LGBT Action Plan: Gender Recognition - Question for Short Debate

Part of the debate – in the House of Lords at 3:20 pm on 12 July 2018.

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Photo of Baroness Featherstone Baroness Featherstone Liberal Democrat Lords Spokesperson (Energy and Climate Change) 3:20, 12 July 2018

My Lords, I also thank the noble Lord, Lord Lucas, for bringing this important debate to the Chamber and associate myself with the remarks of my noble friend Lord Scriven and the noble Lord, Lord Cashman, and the interesting and informative contribution of the noble Lord, Lord Stevenson.

I find myself in the position of welcoming the Government’s approach to this, particularly on self-identification. It shows that more understanding has finally come and that life and gender are not as simple as we used to assume—but it is still misunderstood. About 40-plus years ago when I was a student, I read the book Conundrum by Jan Morris—this was James Morris, who was a military man and adventurer. I had never come across or heard anything about trans before; reading this book as my first connection with this work gave me such a deep understanding that this is so fundamental and so real, but so misunderstood by the general population.

Then, some years later, I led for the Liberal Democrats on the Equality Bill. Vera Baird was the then Minister taking it through for the Labour Benches. In Committee, we had many arguments that are still used by judges today in court, because I argued against the protected characteristic of gender reassignment, which I felt misdescribed that protected characteristic. There is a spectrum, and gender reassignment somehow sounded as though you had to reassign your gender surgically or medically or actually do something. My argument at that point—there are copious words in Hansard—was that people feel very differently at different stages about their gender.

At the Stonewall hustings in 2010, I think, I was sitting on the panel. I was there early and there were two guys in front of me making jokes about trans women—it was the way it used to be, let us say; life has moved on since then. I was so upset and I had a go at them—I am not one to necessarily hold my punches. I was so incensed by the time the whole audience came in that I threw away my speech and lectured the whole of the Stonewall hustings audience on behaviour. I thought it was absolutely awful. Any of us who have been in minorities—even when we are a majority as women—should take note, in my view, of that poem by Martin Niemöller: “First they came for the Jews, and who is left to speak up for us?”. Eventually and wonderfully, Stonewall added trans to LGB and became LGBT. Its current CEO, Ruth Hunt, is doing an amazing job in supporting the trans community. She is outstanding and brave—she is trolled, and the vilification that goes on against trans people is now levelled at her for taking a stand.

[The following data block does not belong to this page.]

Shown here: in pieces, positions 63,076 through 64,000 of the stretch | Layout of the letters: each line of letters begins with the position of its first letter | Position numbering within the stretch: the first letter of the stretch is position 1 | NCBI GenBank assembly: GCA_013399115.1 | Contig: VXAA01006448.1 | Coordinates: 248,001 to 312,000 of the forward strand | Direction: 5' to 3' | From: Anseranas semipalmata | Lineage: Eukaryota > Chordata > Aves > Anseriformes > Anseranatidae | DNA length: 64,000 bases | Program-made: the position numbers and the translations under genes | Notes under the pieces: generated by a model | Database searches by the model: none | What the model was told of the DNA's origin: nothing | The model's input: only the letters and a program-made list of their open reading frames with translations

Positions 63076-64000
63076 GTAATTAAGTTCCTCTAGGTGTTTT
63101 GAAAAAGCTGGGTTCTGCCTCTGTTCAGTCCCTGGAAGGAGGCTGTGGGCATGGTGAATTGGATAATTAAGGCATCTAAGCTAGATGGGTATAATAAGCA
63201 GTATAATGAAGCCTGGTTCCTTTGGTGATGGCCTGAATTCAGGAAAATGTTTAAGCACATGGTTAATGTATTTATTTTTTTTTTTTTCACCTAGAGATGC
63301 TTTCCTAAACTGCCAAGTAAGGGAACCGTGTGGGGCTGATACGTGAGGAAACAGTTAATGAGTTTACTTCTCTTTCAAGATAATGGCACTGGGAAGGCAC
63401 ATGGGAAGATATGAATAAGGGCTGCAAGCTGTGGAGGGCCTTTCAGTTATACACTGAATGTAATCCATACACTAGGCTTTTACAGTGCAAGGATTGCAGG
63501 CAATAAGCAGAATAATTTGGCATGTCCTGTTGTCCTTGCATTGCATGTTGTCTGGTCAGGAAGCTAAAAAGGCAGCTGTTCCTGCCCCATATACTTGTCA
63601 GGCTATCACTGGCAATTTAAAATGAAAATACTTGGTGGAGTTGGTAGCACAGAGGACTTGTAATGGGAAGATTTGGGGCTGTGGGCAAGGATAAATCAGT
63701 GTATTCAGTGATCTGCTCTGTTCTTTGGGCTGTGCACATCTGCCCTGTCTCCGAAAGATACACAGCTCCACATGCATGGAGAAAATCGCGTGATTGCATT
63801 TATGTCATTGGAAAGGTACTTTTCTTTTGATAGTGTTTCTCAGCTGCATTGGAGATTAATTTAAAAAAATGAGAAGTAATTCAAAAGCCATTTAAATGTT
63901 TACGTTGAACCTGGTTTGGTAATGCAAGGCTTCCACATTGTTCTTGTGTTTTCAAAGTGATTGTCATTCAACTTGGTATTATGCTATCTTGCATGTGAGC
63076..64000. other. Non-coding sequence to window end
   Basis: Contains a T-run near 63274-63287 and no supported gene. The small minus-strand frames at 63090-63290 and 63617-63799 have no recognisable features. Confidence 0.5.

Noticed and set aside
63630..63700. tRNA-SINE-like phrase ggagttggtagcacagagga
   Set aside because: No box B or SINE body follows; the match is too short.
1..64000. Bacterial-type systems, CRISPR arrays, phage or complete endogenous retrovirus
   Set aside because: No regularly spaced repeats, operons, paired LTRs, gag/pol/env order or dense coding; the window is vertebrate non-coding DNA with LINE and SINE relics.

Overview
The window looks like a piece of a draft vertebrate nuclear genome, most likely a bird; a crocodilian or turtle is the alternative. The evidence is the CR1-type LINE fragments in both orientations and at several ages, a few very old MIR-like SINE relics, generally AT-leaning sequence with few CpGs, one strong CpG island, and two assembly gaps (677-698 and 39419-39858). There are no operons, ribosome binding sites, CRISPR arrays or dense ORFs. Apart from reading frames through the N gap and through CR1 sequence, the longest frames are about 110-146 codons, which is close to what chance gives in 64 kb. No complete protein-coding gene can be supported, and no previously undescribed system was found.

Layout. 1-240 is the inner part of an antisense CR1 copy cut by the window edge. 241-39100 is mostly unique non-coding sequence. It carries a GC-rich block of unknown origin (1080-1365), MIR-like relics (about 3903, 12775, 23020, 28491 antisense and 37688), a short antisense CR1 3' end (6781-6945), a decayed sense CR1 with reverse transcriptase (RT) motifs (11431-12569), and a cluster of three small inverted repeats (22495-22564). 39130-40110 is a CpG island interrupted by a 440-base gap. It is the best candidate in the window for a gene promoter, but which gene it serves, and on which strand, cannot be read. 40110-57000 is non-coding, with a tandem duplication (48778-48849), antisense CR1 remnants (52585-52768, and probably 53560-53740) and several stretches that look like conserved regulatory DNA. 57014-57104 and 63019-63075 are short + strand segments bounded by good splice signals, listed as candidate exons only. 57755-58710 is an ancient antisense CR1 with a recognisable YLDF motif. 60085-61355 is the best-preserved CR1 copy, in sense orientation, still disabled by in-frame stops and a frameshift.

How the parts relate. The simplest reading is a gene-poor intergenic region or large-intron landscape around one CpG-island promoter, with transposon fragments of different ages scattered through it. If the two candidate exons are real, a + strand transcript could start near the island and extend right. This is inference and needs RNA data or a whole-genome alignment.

The world is funny, because I became a Home Office Minister—who knew a Liberal Democrat could do that?—and Minister for Equalities. One of the first things I did was to produce the first transgender action plan in the whole world. I worked extensively with the community during that time. Although it was not implemented properly and we are now going to have a second one—which is why I welcome what is happening now—trans has, since then, become better known about. But it is still not really known about at a deep level; some of the programmes have been fantastic and some have been found wanting.

There are not enough services for those who need them and not enough understanding that, for those who pass in the other gender, they pass—you will never know what they originally were and what they are now. That is how it should be. The only thing I would take issue with the noble Lord, Lord Lucas, on is men taking part in women’s sport; there are issues about toilets and changing rooms—and I am sorry that it has been so reductionist as to come down to that—for sport and for shelters. But those who transition are the other gender, and those who self-identify are the other gender. Those are details that need to be worked out.

I came to speak in this debate today because I am an uber-feminist. There are some feminists who have brought shame, I think, to the name of feminist by the level of hatred and vitriol that they have levelled at trans women. That is why I am standing here today. How little they understand this community. They should be welcoming and understanding to these new women. They should have humanity, kindness and inclusiveness in their souls. This fanatical assault is not feminism, it is false protectionism—mistaken protectionism. So to the faux feminists I say: regain your humanity and understanding. To be trans is challenging enough—with the sort of challenges that you have to go through to work in a world that has traditionally been totally binary and is now coming to grips with the fact that perhaps it is not the way we all thought it was. The attempted suicide rate should be indication enough that this is a community that needs our love and support. I am glad that we are going to try to do better.